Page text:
Leeds' response to the CSR and Browne Report

We are in the midst of the biggest upheaval in higher education in this country in a generation.

Proposals in the Browne Review and substantial cuts outlined in the Comprehensive Spending Review will have major implications for all universities. We have no choice but to move with the times, and we must not be afraid of change.

My primary concerns have always been the quality of the education we provide our students, and the financial health of this institution. The quality of the education is paramount in the eyes of students and prospective students and will feature most prominently in their thinking when choosing where to study.

The government is cutting the funds it gives to higher education by 40 percent from £7.1bn to £4.2bn by 2014-15.  Leeds is in a strong and robust position, but there is no escaping the fact that a huge proportion of our core funding will be cut although the detail of that is not yet clear.  The proposals included in the Browne Review for students to contribute more to the cost of their education throw us a lifeline. If these are not adopted, there will be a massive funding gap, with implications for student numbers and for quality.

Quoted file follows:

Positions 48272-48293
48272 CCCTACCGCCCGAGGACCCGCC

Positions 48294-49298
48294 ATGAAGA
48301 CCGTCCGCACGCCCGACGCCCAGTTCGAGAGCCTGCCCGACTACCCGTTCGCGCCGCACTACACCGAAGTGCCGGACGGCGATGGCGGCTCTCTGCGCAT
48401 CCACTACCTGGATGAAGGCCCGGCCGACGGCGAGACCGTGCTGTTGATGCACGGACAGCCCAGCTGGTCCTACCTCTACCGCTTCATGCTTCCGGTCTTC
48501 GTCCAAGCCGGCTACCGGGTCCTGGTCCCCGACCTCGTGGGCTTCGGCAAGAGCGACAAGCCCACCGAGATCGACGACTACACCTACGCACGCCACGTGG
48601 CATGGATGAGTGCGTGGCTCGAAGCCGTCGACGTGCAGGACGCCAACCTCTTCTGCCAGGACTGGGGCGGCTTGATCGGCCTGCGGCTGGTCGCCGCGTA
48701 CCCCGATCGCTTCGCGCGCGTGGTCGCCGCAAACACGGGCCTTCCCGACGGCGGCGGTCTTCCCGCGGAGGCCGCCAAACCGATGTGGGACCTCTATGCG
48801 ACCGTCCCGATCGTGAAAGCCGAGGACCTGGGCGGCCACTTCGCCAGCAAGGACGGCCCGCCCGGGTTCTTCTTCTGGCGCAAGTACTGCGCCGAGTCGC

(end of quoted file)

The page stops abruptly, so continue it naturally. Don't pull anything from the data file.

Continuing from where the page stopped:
The protection of science and research funding is good news indeed.  We had lobbied hard but feared the worst; the pledge that the science and research budget will be maintained in cash terms until 2014/15 is very welcome.  The government's decision gives research-intensive universities like ours a much-needed degree of reassurance about the Government's long-term commitment to research across all disciplines and innovation.

Through all this, it's vital to protect access for students from lower income families. I am becoming concerned by the stance of some in higher education who keep insisting that the Browne Review will lead us to disaster in this respect. The more students from less well-off backgrounds are told they cannot afford HE, the more they will believe it. We need to be clear that, under Browne's proposals, graduate contributions will be linked to ability to pay.  We need to be clear that Browne proposes a greater level of grant support for student from poorer backgrounds.  And, above, all,we need to be clear that our commitment to higher education remaining free at the point of use, with no student paying fees upfront to attend university, is non-negotiable.

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